New Partnership between IARC and CRI
Lyon, France, 19 April 2013 – The International Agency for Research on Cancer (IARC) and the Chulabhorn Research Institute, Thailand, launched a three-year initiative to stimulate academic interchange and foster high-quality collaborative research into the causes of human cancer.
The new cooperative agreement was signed on 19 April 2013 in Lyon by IARC Director Dr Christopher Wild and Professor Dr Her Royal Highness Princess Chulabhorn Mahidol of Thailand. Her Royal Highness is the President of the Chulabhorn Research Institute (CRI), a leading biomedical, toxicological, and environmental health research institute located in Bangkok, Thailand. “The initiative marks an important new step in our collaboration to better understand and address the increasing cancer burden in Thailand and the South-East Asian region,” said Dr Wild.
Bringing together skills in epidemiology, laboratory sciences, and biostatistics, the joint research activities will focus on studying the role of environmental, lifestyle, and genetic risk factors associated with cancer.
“In countries undergoing fast socioeconomic development like Thailand, the prevalence of the risk factors, such as changes in diet, obesity, and smoking, is evolving and the combined effects of a transition in demographics and lifestyles has the potential to markedly increase the burden of cancer, with significant human, social, and financial costs,” explained Dr Wild. “Research to better understand the interplay between environmental exposure, lifestyle, and cancer is therefore vital to define and implement efficient cancer control strategies.”
Cancer is one of the leading causes of morbidity and mortality in South-East Asia, with an estimated 725 000 new cases and 500 000 cancer-related deaths in 2008 in the member countries of the Association of South-East Asian Nations (ASEAN) alone. According to IARC forecasts, cancer incidence in this region is set to increase by more than 70% in the next 20 years, simply because of population growth and ageing.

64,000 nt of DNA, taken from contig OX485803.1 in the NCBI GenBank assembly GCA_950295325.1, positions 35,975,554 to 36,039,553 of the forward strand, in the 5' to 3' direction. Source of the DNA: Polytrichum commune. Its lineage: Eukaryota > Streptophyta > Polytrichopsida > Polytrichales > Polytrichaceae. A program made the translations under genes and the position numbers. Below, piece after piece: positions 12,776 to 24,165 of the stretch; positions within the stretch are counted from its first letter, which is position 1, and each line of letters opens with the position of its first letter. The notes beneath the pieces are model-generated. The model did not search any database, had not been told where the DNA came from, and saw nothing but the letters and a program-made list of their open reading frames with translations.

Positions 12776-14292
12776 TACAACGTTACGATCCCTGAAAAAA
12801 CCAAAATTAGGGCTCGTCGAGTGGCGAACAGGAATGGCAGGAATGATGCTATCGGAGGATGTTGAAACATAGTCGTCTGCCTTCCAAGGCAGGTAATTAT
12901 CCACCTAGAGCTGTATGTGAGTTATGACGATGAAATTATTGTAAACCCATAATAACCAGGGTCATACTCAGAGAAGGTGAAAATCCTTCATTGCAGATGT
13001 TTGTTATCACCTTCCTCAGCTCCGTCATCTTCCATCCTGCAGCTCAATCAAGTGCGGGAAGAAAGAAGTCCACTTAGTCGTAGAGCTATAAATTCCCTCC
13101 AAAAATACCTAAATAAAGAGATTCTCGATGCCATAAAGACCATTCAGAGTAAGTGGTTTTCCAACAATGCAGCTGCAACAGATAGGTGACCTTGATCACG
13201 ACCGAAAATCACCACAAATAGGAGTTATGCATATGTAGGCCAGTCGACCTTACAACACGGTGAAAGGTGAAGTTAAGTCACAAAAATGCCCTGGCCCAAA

The objectives of the partnership between IARC and CRI are to enhance the scientific and technical capacity to design and implement joint research projects and to facilitate fellowship exchanges and state-of-the-art training in both epidemiology and molecular epidemiology. An innovative research topic of high priority to both organizations is the role of early-life exposures (dietary factors, chemical pollutants, or air pollution) on cancer and other health risks later in life.
The new agreement between IARC and CRI will build on the Agency’s existing research collaborations with a number of different institutes and organizations in Thailand, including the National Cancer Institute. Current topics include the role of human papillomavirus in cervical cancer as well as evaluations of the effectiveness of screening for colorectal and cervical cancer and early detection of breast cancer. In north-eastern Thailand, where infection with liver flukes is highly endemic, a research study is under way to look at epigenetic changes in bile duct cancer (cholangiocarcinoma). IARC also collaborates closely with Thailand to develop cancer registration across the country as a foundation for cancer control.
As part of the United Nations/WHO family, IARC collaborates with countries worldwide to combat the growing burden of cancer, particularly in low- and middle-income countries, where the largest increases in cancer incidence and mortality will occur over the next decades. Strategic partnerships with regional centres of excellence are key to IARC’s efforts to reduce the burden of cancer globally.
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